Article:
“When we heard the numbers they were tossing around, we were excited,” said Jason Ayers, transportation director for Barrow County Schools. “But we know we have to wait and see what the actual allocation looks like.”
Still, Ayers and his team are already looking at hiring more staff and increasing pay for bus drivers and bus mechanics, who both start at about $16 an hour, hoping that more competitive salaries will help to fill some long-standing vacancies.
“The reason you don’t have anybody applying for transportation departments is because they can go other places and make more money,” he said. “Anything that moves the needle on helping us to compete with trucking companies and bigger school districts is a big deal.”
Ayers said about 60 buses in his fleet of 200 are 15 or more years old, the age when most buses are considered beyond their useful life. With new buses costing about $120,000 each, “you make that bus last as long as you can. But then there comes the point where it’s just so old it’s not even practical to fix it anymore. We’ve got a lot of ground to gain with upgrading our fleet. This new funding will allow us to invest in infrastructure and operations across the board.”
Richmond County school bus driver Yolanda Brown told State Affairs last year that buses are plagued with mechanical problems and regularly break down, causing students to arrive late to school. Some miss out on breakfast as well as their first-period classes.
Brown said the problems still exist and the district still has 40 vacancies among its 176 driver positions, and many drivers have to do double routes on crowded buses. “Frustrations are running high” among drivers, students and parents, she said.
But Brown, who is president of the Transport Workers Union Local 239 of the AFL-CIO in Augusta, said she’s cautiously optimistic about the influx of new funding the governor has proposed.
“It’s a good thing he’s doing,” she said. “I’m a little concerned about how the funds will reach the local level, but I think it will filter down.” She said the district’s chief financial officer and superintendent “are finally looking at revamping employee pay,” which for bus drivers starts at $14.06 an hour. “Hopefully that will slow down the constant turnover we have.”
Paul Abbott, senior director of transportation for Richmond County schools, is more positive about the future.
“It’s going to be a boon for us,” he said. “We don’t know the dollar amount yet and exactly what it will allow us to do, but we’re planning to give a nice bump on starting pay, which is what we’ve needed to get people in the door.”
Why it matters
Until the mid-1990s, the state, which by law is required to support the cost of transporting kids to public schools, covered about half of school districts’ total cost for student transportation. But over the years, Georgia’s investment has steadily dropped — amounting to about 17% of the total $1.1 billion cost in 2023.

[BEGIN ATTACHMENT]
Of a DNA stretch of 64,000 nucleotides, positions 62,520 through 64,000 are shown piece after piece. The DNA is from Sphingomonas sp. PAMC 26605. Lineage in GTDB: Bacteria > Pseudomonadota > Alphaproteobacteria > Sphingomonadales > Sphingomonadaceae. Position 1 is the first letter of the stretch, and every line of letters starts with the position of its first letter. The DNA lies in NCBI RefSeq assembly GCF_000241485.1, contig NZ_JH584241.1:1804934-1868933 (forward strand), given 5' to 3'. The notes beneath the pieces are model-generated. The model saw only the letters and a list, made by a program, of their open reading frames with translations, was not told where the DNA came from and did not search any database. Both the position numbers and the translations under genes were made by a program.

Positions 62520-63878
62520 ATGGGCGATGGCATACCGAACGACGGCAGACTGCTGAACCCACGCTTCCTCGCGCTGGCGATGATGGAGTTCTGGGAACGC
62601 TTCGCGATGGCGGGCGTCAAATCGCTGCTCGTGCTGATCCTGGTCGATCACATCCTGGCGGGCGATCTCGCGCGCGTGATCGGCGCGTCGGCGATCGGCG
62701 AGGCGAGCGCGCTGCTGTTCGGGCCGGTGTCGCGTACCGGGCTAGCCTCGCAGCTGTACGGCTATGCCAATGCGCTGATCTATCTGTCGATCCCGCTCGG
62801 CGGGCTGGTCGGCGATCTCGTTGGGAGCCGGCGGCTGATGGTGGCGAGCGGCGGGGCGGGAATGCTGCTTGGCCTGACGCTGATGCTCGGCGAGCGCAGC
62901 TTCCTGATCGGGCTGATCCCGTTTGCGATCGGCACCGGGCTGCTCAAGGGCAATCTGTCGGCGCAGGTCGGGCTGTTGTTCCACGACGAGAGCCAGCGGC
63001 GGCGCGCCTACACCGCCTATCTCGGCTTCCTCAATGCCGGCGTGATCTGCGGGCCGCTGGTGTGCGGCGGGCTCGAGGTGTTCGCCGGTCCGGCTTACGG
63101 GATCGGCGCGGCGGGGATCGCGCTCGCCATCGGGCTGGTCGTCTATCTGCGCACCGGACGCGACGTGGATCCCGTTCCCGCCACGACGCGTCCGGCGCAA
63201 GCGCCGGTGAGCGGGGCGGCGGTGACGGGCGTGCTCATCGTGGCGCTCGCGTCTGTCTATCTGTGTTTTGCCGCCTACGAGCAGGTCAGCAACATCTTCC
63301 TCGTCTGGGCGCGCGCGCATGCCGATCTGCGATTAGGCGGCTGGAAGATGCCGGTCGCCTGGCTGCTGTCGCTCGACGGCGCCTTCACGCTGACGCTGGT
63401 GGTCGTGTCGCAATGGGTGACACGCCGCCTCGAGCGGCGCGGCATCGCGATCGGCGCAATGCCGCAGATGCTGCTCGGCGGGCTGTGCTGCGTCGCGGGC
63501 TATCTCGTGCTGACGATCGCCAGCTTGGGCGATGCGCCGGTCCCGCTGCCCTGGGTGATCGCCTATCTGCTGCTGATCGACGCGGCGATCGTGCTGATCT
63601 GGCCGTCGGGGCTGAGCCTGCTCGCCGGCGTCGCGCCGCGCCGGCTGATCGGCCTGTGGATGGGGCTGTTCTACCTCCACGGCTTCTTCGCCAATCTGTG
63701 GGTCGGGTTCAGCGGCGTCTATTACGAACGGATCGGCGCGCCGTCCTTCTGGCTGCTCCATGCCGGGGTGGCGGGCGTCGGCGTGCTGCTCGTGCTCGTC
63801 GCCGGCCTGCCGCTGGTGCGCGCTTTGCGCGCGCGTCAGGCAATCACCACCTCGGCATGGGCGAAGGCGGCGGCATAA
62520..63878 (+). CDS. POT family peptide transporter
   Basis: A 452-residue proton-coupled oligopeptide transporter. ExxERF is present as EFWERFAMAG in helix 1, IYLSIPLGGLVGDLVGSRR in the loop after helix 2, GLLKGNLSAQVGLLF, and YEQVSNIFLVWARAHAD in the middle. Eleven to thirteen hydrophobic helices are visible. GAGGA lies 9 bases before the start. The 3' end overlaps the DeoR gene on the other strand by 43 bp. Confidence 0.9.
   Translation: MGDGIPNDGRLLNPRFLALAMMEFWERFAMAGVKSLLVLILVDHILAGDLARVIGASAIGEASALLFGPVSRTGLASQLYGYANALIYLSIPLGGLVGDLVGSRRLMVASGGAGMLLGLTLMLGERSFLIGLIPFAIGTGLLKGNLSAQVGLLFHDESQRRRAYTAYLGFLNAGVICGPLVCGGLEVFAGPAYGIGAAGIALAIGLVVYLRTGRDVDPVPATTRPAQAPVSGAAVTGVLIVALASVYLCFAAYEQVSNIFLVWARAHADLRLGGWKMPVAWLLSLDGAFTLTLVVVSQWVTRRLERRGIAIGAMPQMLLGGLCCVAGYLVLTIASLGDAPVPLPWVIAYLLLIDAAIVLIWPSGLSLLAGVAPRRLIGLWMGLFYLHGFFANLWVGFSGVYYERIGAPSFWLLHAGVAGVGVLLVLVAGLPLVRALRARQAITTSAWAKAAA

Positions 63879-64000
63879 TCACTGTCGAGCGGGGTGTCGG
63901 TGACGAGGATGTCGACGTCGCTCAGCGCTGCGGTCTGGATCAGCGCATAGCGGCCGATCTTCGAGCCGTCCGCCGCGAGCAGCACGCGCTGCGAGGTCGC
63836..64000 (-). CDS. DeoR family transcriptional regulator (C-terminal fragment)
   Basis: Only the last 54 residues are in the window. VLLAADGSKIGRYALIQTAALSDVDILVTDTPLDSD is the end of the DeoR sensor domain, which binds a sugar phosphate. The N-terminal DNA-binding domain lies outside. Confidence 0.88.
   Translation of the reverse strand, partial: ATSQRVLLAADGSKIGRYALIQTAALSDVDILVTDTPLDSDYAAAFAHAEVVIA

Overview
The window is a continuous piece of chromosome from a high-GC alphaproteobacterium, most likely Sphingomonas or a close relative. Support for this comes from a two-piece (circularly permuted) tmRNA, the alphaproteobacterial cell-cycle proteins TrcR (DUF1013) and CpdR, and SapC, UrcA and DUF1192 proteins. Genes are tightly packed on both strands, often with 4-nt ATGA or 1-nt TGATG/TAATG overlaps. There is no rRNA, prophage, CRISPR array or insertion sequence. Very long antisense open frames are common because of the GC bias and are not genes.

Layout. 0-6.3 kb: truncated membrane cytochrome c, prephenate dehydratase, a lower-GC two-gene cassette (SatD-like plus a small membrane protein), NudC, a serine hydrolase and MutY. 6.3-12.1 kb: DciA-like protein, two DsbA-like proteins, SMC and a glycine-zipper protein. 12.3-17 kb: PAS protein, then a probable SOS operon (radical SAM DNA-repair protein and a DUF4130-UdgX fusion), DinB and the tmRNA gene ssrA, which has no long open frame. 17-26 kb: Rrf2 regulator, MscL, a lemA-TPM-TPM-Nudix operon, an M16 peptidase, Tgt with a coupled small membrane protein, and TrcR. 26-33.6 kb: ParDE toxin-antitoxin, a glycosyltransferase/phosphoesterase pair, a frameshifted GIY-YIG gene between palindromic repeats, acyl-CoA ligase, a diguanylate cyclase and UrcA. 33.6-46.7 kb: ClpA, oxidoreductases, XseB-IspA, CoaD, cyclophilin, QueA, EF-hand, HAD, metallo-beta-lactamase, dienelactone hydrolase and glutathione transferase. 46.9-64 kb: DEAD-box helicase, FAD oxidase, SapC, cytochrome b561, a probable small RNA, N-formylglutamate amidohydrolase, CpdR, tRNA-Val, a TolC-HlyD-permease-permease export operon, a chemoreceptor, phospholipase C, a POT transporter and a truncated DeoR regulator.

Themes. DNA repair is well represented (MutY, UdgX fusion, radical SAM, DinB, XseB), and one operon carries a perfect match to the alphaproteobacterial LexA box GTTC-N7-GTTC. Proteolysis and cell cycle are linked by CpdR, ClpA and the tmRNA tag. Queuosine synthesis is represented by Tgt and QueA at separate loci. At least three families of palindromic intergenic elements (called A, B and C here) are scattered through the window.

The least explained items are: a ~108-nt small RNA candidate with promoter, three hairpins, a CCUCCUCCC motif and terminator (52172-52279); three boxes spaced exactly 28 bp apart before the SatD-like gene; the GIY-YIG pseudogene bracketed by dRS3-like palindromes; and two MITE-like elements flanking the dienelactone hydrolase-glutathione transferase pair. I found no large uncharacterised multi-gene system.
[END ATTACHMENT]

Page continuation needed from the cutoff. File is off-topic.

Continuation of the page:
This drop has put a strain on many school districts, which have had to cut other educational expenditures to keep bus operations going. And many districts have not been able to find enough funds to maintain bus fleets adequately and pay personnel a livable wage. Many career bus drivers and mechanics have quit or retired, and schools are finding them hard to replace.
Kemp’s proposed fiscal year 2025 budget would cover about 31% of school districts’ total costs for transportation. And instead of a one-time grant, Kemp’s move to put transportation funds in the education formula funding part of the budget signals “that schools can count on this level of funding every single year,” said Stephen Owens, education director at the Georgia Budget & Policy Institute.
“This will do real good in schools, to have these funds baked into the budget,” Owens said. “If the General Assembly approves it … this will be a huge jump in formula funding that will allow school districts to plan on not only to replace school buses, pay bus drivers and bus monitors a better wage, and make sure that we have safer buses on the road, [but] … they can recommit the funds that they’ve been taking from other areas of school to support instruction in other ways.”
While “this is an incredible step forward,” Owens said, “if we treat this like the last thing we needed to do to support schools, in four years we’re going to be right back in this position where we have a similar amount of underfunding for school districts.” Owens estimated the total cost of student transportation for school districts increases about $200 million every four years.
“So this can’t be a one-and-done,” he said. “It needs to be a regular part of the way the General Assembly moves towards fairness between districts and the state. There’s still a wide gap until we get to true parity.”
House and Senate leaders have expressed strong support for Kemp’s proposed fiscal year 2025 budget, which includes $1.4 billion in new education spending. Besides the increase in student transportation, the education budget includes raises for teachers and new funding for school security measures and expanding pre-K programs.
Over the next month, budget writers in the House and then the Senate will review and propose changes to the 2025 budget. The changes must be approved in both chambers and then submitted to the governor by March 28, the last day of the legislative session. The governor will then sign or veto the bill. He can also choose to reject certain line items within the budget. Georgia’s fiscal year 2025 begins July 1, 2024.
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It’s do-or-die week at the Capitol as lawmakers race to get bills to the finish line if they’re to become law. Crossover Day, which happens this Thursday, is the last day a bill can clear its originating chamber and move to the other chamber for consideration. A bill introduced in the Senate must pass the …